Sunday, April 1, 2012
Laughter and the Lord
According to secular calendars, today is April First, a time when it is acceptable to play pranks, hoaxes, practical jokes and other good natured humor. The origins of April Fools Day can be traced to the Nun’s Priest’s Tale in Geoffrey Chaucer’s Canterbury Tales (1392) when Chaucer described as “Syn March bigan thritty dayes and two” (meaning March 32, or April 1), but there may be some roots in the Roman festival of Hilaria (March 25th) as a feria stavia when masquerades and amusements were allowed. But some might question whether comedy is suitable to commingle with spirituality.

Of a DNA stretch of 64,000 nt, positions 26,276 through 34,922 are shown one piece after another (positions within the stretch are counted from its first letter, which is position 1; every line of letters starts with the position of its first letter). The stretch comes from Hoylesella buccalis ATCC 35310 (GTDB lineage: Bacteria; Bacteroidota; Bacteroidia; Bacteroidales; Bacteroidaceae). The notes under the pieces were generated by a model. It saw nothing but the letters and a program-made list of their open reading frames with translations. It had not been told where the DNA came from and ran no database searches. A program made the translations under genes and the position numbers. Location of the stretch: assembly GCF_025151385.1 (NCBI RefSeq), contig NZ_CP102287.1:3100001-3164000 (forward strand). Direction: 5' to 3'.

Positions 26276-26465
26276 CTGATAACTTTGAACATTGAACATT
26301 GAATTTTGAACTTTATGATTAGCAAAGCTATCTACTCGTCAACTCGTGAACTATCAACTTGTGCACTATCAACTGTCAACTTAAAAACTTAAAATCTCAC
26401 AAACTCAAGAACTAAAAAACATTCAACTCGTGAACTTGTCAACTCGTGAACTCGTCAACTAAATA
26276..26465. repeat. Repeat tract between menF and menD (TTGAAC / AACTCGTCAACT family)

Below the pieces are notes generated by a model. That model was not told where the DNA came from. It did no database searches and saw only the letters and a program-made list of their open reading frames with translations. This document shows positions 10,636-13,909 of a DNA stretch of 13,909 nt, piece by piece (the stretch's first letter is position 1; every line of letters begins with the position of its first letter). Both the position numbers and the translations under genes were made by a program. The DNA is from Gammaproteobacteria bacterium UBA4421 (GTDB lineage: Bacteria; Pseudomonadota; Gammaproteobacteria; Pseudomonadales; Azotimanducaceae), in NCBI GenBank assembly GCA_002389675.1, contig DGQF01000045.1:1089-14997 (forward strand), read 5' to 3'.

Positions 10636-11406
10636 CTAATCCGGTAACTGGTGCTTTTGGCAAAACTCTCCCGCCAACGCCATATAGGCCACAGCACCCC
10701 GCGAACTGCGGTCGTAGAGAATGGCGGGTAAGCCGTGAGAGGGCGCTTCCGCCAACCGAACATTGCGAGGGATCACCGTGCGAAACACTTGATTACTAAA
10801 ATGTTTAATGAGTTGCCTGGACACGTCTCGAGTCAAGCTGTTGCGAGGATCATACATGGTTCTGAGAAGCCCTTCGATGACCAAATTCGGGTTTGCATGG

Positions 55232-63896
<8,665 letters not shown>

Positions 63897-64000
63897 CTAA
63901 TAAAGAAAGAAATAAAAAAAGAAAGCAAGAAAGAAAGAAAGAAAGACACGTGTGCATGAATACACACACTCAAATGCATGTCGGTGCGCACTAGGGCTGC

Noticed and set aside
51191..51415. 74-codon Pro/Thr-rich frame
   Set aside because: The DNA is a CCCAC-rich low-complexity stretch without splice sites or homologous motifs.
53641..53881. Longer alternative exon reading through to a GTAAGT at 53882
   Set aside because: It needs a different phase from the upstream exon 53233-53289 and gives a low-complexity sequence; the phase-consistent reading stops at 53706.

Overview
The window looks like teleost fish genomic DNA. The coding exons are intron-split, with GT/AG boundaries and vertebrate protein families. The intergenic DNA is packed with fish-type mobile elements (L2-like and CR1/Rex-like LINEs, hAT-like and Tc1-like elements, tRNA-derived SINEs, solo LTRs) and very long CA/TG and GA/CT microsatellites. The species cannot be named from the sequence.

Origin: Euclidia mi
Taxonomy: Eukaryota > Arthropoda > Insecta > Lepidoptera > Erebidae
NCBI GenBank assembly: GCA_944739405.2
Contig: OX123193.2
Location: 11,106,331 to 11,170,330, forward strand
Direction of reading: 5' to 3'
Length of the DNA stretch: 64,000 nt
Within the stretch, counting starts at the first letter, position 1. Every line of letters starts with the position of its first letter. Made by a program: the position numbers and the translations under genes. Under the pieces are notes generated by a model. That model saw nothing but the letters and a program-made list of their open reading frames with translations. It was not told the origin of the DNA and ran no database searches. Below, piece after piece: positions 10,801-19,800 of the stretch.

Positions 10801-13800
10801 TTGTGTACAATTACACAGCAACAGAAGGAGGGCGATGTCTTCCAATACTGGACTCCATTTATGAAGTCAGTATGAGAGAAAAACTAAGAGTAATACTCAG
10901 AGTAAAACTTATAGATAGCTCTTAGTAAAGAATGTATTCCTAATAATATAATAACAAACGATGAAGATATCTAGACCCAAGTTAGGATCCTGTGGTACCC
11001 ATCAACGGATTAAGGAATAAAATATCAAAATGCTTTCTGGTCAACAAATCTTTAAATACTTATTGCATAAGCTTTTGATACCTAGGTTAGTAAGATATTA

In Umberto Eco's "Il nome della rosa" (The Name of the Rose, 1980), the Italian academic spins a medieval murder mystery that a palimpsest of the plot was made into a major Hollywood film (1986). The premise of the novel involved a Franciscan friar William of Baskerville along with his novice sojourning to a Benedictine monastery in Northern Italy in order to investigate a theological disputation as to whether Christ laughed.
There were hidden power that be in the monastery who wanted to conceal a lost volume of Aristotle's Poetics about comedy, as that threatened their weltanschauung that laughter is diabolical thus not belonging in the spiritual life. Admittedly, there are strong currents in the monastic tradition (Pachomius, Anthony, Augustine and Benedict) which frowns up laughter in the spiritual life.
However, there are many instances in the Old Testament in which humor unlock the hidden meanings of seemingly contradictory truths in scriptural wordplay.
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